Domenico Winery + Osteria

7 Important Things to Know About Wine Harvest

Wine harvest, also known as the grape harvest or grape harvest season, is a critical and exciting time in the winemaking process. Here are seven essential things to know about wine harvest:

Timing is Crucial

For winemakers, harvest starts in the vineyard. Where a grape is planted and how it is taken care of leading up to harvest will have everything to do with how and when it will be harvested and thus turned into wine.

The timing of the grape harvest is critical and varies depending on the grape variety, region, and desired wine style. Winemakers carefully monitor the grapes’ sugar levels (measured in Brix), acidity, and flavor development to determine when they are ripe and ready for harvest.

Hand vs. Mechanical Harvesting

Manual Wine Harvest

Grapes can be harvested either manually by hand or mechanically using machines. Manual harvesting is often preferred for high-quality wines, as it allows for selective picking of the best fruit. Machines are faster and more cost-effective but can be less precise.

Yes, Winemakers Harvest at Night!

In many wine regions, grapes are often harvested during the cooler nighttime hours. This way, freshly picked grapes do not bake in the hot sun waiting to be transported back to the winery. A winemaker’s nightmare is grapes that get too hot and begin to ferment in the bins!

So, to help p preserve the grapes’ natural acidity and enhance the wine’s overall quality, winemakers will harvest at night when temperatures are cool. Fortunately, many of the most desirable wine regions have a substantial diurnal range, making the evenings very cool.

You will find nighttime harvests happen often in many California AVAs (American Viticulture Areas) where daytime temperatures during the harvest season can be extraordinarily high.

Wait – When is Wine Harvest Season?

The timing of wine harvest season varies depending on the grape variety, the specific wine region, and the prevailing climate in that region. In general, wine harvest typically occurs during late summer and early to mid-autumn (August to November). However, climate change continues to affect the grape’s growing season, pushing harvest earlier in certain regions.

In the Northern Hemisphere (North America, Europe, and Asia), harvest for sparkling wines and white wines often begins in August and can extend into September. Red grape varieties usually start in early to mid-September and may continue into October. This of course depends on the grape type specifically.

Moving to the Southern Hemisphere (Australia, New Zealand, South America, and South Africa), white grape varieties are often harvested from late February to early March while red grape harvest usually starts in early to mid-March and may continue into April.

Keep in mind that these are general timeframes, and the exact timing can vary widely depending on factors such as the grape variety, the region’s climate, and the specific weather conditions during the growing season. Additionally, some wineries may choose to harvest grapes earlier for wines intended to be lighter and more acidic, while others may wait for riper grapes to produce fuller-bodied wines. Ultimately, the decision on when to harvest is a crucial one that significantly impacts the quality and style of the wine.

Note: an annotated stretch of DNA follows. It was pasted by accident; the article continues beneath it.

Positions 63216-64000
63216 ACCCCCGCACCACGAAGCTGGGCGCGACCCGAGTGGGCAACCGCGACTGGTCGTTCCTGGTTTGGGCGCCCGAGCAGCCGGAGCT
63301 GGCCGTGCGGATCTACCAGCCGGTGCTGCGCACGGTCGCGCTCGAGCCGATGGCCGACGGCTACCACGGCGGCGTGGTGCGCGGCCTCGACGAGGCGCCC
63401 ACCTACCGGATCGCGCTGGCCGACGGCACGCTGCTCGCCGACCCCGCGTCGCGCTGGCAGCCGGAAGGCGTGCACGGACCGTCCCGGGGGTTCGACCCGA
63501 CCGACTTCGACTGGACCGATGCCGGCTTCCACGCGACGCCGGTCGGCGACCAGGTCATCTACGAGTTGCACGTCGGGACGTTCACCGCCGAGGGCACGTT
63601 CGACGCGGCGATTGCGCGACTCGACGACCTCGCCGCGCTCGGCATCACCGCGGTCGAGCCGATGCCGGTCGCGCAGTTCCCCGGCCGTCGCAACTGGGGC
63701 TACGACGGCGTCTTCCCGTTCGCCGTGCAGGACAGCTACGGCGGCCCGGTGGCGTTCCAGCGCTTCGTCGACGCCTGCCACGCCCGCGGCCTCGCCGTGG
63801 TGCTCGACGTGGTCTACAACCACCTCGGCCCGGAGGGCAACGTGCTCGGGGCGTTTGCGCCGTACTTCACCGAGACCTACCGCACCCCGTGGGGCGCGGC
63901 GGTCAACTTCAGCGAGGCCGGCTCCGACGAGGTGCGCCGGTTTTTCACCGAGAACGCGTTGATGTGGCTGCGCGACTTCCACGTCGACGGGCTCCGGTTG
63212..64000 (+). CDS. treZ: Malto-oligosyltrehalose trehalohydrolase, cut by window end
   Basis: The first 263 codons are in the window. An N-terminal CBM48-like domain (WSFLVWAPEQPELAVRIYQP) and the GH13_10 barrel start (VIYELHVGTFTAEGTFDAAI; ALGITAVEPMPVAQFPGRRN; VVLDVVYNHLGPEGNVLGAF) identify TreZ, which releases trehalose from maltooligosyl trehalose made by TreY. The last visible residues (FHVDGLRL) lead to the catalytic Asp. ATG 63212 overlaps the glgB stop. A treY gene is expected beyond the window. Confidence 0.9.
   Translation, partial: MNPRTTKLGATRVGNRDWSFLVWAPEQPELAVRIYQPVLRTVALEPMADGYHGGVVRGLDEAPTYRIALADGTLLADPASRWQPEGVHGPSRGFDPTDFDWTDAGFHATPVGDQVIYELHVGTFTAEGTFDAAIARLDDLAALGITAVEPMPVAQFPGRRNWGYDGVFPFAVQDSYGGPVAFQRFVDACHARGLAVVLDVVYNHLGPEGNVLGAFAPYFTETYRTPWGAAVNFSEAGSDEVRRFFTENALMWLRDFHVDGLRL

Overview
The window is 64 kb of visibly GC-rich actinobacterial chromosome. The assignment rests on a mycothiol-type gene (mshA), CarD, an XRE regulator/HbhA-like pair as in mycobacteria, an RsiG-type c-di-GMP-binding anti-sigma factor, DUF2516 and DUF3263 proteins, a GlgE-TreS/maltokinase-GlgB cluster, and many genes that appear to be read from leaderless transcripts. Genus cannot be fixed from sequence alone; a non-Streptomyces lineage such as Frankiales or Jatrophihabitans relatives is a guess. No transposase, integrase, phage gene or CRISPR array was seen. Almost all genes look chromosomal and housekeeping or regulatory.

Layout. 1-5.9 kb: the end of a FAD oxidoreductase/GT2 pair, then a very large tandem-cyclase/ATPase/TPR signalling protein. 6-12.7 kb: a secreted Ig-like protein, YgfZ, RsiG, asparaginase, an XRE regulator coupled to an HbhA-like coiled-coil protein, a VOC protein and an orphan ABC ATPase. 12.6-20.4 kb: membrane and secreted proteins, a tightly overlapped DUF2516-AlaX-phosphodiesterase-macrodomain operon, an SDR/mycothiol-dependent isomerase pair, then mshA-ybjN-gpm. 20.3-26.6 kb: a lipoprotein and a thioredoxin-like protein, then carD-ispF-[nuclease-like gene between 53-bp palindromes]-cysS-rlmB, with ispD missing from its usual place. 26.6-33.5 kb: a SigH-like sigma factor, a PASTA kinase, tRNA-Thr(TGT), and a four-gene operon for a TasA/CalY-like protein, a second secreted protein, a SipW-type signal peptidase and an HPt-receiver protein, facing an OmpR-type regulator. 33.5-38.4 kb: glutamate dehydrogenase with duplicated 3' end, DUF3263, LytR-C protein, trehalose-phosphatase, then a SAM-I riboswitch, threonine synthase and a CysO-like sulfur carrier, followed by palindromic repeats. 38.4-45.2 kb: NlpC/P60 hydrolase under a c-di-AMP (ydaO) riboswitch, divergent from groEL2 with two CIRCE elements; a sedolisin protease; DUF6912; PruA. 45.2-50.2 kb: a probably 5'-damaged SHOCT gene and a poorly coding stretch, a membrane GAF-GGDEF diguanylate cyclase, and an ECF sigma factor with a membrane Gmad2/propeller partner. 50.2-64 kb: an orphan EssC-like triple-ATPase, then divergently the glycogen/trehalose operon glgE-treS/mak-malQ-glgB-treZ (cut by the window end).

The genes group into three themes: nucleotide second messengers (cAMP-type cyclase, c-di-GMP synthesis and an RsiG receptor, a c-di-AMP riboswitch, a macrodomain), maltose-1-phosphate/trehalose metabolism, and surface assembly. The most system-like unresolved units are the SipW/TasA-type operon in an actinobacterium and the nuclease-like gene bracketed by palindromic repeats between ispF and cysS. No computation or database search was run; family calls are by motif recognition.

Sorting Grapes

A small, but crucial step of wine harvest! After grapes are picked, they are typically sorted to remove any damaged or underripe fruit. This can be done by hand or with specialized sorting machines.

One Question: Crush or Whole Cluster (or Both?)

Grapes going into destemmer

After harvest, grapes can be crushed immediately to separate the juice from the skins, or they can be fermented as whole clusters. The choice depends on the winemaker’s desired style and the grape variety. Winemakers sometimes separate the grapes to do both – this of course depends highly on the winemaking style and grape variety.


Once the grapes are harvested and processed, fermentation begins. During this stage, yeast converts the grape sugars into alcohol and carbon dioxide. The temperature, yeast strain, and fermentation vessel type can all impact the final wine.

The characteristics of the grape variety and the influence of the terroir (soil, climate, and geography) are most evident during the harvest and winemaking process. Winemakers aim to preserve and express these unique qualities in the final wine.

You Can Harvest, Too!

During harvest season, wineries often employ temporary workers or “harvest crews” to pick the grapes. While larger wineries will have temporary workers pick grapes or use mechanical harvest tools, many small wineries allow wine lovers and professionals to join in on the fun. You can harvest for just a week or make a whole internship out of it if you’re very interested in winemaking.

Also, many wine regions around the world celebrate the grape harvest with festivals and events. These celebrations often include grape stomping, wine tastings, and other festivities that bring the community together to commemorate the harvest season.

The grape or wine harvest is a pivotal moment in winemaking, as the quality of the grapes at this stage significantly impacts the wine’s overall character and potential. It requires careful planning, expertise, and a deep understanding of the grapes, the terroir, and the winemaking process to produce exceptional wines.

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